limited by those statutes. These claims would be subject to significant delay and, if and when received, may be substantially less than the damages we actually incur.
Our use of derivative agreements may expose us to counterparty risk.
Certain hedging instruments are not traded on regulated exchanges or guaranteed by an exchange or its clearinghouse and involves risks and costs that could result in material losses. Consequently, there may not be requirements with respect to record keeping, financial responsibility or segregation of customer funds and positions. Furthermore, the enforceability of agreements underlying hedging transactions may depend on compliance with applicable statutory and commodity and other regulatory requirements and, depending on the domicile of the counterparty, applicable international requirements. Consequently, if a counterparty fails to perform under a derivative agreement we could incur a significant loss.
For example, if a swap counterparty under an interest rate swap agreement that we enter into as part of our hedging strategy cannot perform under the terms of the interest rate swap agreement, we may not receive payments due under that agreement, and, thus, we may lose any potential benefit associated with the interest rate swap. Additionally, we may also risk the loss of any collateral we have pledged to secure our obligations under these swap agreements if the counterparty becomes insolvent or files for bankruptcy. Similarly, if an interest rate swaption counterparty fails to perform under the terms of the interest rate swaption agreement, in addition to not being able to exercise or otherwise cash settle the agreement, we could also incur a loss for the premium paid for that swaption.
Continued adverse developments in the broader residential mortgage market may adversely affect the value of our investments.
Since 2008, the residential mortgage market in the United States has experienced a variety of unprecedented difficulties and changed economic conditions, including defaults, credit losses and liquidity concerns. Many of these conditions are expected to continue in 2015 and beyond. These factors have impacted investor perception of the risk associated with real estate related assets, including mortgage-related investments. As a result, values for these assets have experienced a certain amount of volatility. Further increased volatility and deterioration in the broader residential mortgage and MBS markets may adversely affect the performance and market value of the assets in which we invest.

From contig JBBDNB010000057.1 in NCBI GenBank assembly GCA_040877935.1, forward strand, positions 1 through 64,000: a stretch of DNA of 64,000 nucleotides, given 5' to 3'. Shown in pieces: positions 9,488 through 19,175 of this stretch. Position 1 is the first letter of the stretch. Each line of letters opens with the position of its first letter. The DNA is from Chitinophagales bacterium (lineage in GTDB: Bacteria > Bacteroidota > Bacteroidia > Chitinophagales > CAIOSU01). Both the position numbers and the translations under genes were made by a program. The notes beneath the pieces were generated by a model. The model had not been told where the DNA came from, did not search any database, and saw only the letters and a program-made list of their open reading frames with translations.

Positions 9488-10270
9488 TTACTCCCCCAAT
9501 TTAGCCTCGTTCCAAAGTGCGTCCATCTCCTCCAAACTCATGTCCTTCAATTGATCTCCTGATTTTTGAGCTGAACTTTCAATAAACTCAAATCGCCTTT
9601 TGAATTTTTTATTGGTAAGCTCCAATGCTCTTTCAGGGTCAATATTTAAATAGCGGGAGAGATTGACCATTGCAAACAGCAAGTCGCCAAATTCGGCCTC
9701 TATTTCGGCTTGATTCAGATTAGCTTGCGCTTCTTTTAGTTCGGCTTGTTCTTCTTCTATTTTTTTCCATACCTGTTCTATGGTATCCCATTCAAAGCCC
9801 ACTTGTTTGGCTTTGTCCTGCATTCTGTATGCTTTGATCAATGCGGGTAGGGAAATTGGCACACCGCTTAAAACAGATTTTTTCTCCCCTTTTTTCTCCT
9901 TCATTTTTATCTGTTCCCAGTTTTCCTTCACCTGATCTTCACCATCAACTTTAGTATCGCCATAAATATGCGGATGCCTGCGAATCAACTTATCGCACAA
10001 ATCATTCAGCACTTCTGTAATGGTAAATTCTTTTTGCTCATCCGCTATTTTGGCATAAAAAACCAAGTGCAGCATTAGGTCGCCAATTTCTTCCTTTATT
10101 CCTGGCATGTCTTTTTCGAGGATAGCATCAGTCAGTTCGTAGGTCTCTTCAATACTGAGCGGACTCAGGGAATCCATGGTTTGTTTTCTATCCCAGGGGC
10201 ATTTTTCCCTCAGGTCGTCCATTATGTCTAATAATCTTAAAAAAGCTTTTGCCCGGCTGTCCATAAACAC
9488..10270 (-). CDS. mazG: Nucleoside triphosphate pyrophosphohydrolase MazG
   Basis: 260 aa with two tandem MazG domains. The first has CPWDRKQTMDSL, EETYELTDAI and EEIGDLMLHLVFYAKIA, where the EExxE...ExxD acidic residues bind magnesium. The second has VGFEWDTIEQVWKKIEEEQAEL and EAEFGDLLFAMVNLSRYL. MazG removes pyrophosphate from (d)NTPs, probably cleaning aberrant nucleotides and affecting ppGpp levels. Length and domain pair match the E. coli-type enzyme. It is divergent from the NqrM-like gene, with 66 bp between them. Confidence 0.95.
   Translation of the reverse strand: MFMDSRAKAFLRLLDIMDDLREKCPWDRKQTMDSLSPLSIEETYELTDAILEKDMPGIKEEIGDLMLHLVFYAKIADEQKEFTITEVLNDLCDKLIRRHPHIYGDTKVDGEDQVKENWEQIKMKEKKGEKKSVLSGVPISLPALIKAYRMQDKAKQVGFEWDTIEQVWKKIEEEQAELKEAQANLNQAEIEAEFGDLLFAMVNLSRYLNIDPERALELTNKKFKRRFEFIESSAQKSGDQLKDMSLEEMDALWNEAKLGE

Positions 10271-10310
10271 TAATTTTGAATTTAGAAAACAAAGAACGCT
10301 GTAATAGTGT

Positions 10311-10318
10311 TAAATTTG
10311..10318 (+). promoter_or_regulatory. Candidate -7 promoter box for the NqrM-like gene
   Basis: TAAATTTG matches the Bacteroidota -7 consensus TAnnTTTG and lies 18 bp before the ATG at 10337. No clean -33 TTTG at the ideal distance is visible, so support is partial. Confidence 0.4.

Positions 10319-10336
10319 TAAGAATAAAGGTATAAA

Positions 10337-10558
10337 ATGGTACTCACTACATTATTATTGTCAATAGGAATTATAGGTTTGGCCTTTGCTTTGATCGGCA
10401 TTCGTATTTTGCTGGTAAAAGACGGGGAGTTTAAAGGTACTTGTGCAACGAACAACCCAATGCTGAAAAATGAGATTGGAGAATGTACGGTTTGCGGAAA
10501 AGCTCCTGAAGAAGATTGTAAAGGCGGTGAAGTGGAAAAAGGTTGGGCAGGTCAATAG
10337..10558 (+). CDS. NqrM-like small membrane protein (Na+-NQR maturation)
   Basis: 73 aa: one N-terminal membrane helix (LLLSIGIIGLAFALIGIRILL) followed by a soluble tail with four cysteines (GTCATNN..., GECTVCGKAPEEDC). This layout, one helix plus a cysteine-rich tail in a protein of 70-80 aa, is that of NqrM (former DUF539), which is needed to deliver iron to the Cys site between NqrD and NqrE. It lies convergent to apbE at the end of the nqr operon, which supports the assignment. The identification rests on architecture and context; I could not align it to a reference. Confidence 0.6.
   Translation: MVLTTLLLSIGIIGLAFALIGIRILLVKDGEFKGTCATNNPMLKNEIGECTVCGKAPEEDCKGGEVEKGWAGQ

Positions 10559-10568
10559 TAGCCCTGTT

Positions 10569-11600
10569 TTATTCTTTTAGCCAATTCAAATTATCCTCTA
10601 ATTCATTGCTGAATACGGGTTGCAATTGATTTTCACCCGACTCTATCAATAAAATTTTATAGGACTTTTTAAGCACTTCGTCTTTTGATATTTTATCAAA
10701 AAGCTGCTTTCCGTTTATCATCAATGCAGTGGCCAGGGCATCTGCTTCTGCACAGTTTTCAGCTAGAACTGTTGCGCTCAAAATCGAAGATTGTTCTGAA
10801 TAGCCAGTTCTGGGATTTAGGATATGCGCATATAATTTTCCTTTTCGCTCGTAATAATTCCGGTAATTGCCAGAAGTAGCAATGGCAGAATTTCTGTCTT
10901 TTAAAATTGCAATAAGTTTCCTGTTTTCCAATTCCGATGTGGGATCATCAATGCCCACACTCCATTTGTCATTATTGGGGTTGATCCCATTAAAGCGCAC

The risks associated with our business may be more severe during economic recessions and are compounded by declining real estate values. Declining real estate values will likely reduce the level of new mortgage loan originations since borrowers often use appreciation in the value of their existing properties to support the purchase of additional properties. Borrowers will also be less able to pay principal and interest on loans underlying the securities in which we invest if the value of residential real estate weakens further. Any sustained period of increased payment delinquencies, foreclosures or losses could increase the rate that the GSEs buy out the delinquent loans from pools underlying the agency securities in which we invest, resulting in an increased rate of prepayments that could adversely affect our net interest income from our agency securities, which could have an adverse effect on our financial condition, results of operations and our ability to make distributions to our stockholders.
A decrease in the volume of newly issued, or an increase in investor demand for, mortgages, could adversely affect our ability to acquire assets that satisfy our investment objectives and to generate income and pay dividends, whereas an increase in the volume of newly issued, or a decrease in investor demand for, mortgages, could negatively affect the valuations for our investments and may adversely affect our liquidity.
A reduction in the volume of mortgage loans originated may affect the volume of investments available to us, which could affect our ability to acquire assets that satisfy our investment objectives. An increase in the volume of mortgage loans originated may negatively impact the valuation for our investment portfolio. A negative impact on valuations of our assets could have an adverse impact on our liquidity profile in the event that we are required to post margin under our repurchase agreements, which could materially and adversely impact our business.
We operate in a highly competitive market for investment opportunities and our competitors may be able to compete more effectively for investment opportunities than we can. This competition may limit our ability to acquire desirable investments in our target assets and could affect the pricing of these investments.
A number of entities compete with us to make investments. We compete with other REITs and public and private funds, including those that may be managed by affiliates of American Capital, such as American Capital Mortgage Investment Corp., commercial and investment banks, commercial finance and insurance companies and other financial institutions. Our competitors may have greater financial, technical and marketing resources than we do. Some competitors may have a lower cost of funds than we do or access to funding sources that may not be available to us. Many of our competitors are not subject to the operating constraints associated with REIT tax compliance and maintenance of an exemption from the Investment Company Act. In addition, some of our competitors may have higher risk tolerances or different risk assessments, which may allow them to consider a wider variety of investments and establish more relationships than we can. Furthermore, competition for investments in mortgage-related